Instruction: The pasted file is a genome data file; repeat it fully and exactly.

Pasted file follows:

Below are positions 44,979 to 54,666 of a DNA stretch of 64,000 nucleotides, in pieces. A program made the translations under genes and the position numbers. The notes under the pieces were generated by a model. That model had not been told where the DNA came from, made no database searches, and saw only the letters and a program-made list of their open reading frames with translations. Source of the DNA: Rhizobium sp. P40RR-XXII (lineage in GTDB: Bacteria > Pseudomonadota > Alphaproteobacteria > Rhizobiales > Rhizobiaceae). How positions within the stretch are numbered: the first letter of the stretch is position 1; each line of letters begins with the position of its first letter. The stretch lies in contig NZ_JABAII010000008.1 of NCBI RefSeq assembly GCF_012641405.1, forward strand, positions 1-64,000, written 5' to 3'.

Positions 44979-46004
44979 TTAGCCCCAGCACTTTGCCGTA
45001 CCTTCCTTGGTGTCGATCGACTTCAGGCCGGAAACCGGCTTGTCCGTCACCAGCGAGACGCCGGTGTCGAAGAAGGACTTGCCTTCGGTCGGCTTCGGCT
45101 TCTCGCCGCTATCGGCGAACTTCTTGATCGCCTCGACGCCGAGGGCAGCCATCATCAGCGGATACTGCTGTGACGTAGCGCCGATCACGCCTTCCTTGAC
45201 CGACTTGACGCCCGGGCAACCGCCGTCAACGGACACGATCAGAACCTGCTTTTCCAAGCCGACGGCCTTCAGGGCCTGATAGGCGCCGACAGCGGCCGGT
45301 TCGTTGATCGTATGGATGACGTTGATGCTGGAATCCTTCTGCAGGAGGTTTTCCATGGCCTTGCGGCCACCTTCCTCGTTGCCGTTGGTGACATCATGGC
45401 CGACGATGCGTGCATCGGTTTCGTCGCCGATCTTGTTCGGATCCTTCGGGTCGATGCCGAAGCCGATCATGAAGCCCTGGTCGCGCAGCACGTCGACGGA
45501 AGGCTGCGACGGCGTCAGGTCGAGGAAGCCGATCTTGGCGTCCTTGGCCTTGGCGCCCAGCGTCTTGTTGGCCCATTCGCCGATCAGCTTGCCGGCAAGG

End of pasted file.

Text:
Below are positions 44,979 to 54,666 of a DNA stretch of 64,000 nucleotides, in pieces. A program made the translations under genes and the position numbers. The notes under the pieces were generated by a model. That model had not been told where the DNA came from, made no database searches, and saw only the letters and a program-made list of their open reading frames with translations. Source of the DNA: Rhizobium sp. P40RR-XXII (lineage in GTDB: Bacteria > Pseudomonadota > Alphaproteobacteria > Rhizobiales > Rhizobiaceae). How positions within the stretch are numbered: the first letter of the stretch is position 1; each line of letters begins with the position of its first letter. The stretch lies in contig NZ_JABAII010000008.1 of NCBI RefSeq assembly GCF_012641405.1, forward strand, positions 1-64,000, written 5' to 3'.

Positions 44979-46004
44979 TTAGCCCCAGCACTTTGCCGTA
45001 CCTTCCTTGGTGTCGATCGACTTCAGGCCGGAAACCGGCTTGTCCGTCACCAGCGAGACGCCGGTGTCGAAGAAGGACTTGCCTTCGGTCGGCTTCGGCT
45101 TCTCGCCGCTATCGGCGAACTTCTTGATCGCCTCGACGCCGAGGGCAGCCATCATCAGCGGATACTGCTGTGACGTAGCGCCGATCACGCCTTCCTTGAC
45201 CGACTTGACGCCCGGGCAACCGCCGTCAACGGACACGATCAGAACCTGCTTTTCCAAGCCGACGGCCTTCAGGGCCTGATAGGCGCCGACAGCGGCCGGT
45301 TCGTTGATCGTATGGATGACGTTGATGCTGGAATCCTTCTGCAGGAGGTTTTCCATGGCCTTGCGGCCACCTTCCTCGTTGCCGTTGGTGACATCATGGC
45401 CGACGATGCGTGCATCGGTTTCGTCGCCGATCTTGTTCGGATCCTTCGGGTCGATGCCGAAGCCGATCATGAAGCCCTGGTCGCGCAGCACGTCGACGGA
45501 AGGCTGCGACGGCGTCAGGTCGAGGAAGCCGATCTTGGCGTCCTTGGCCTTGGCGCCCAGCGTCTTGTTGGCCCATTCGCCGATCAGCTTGCCGGCAAGG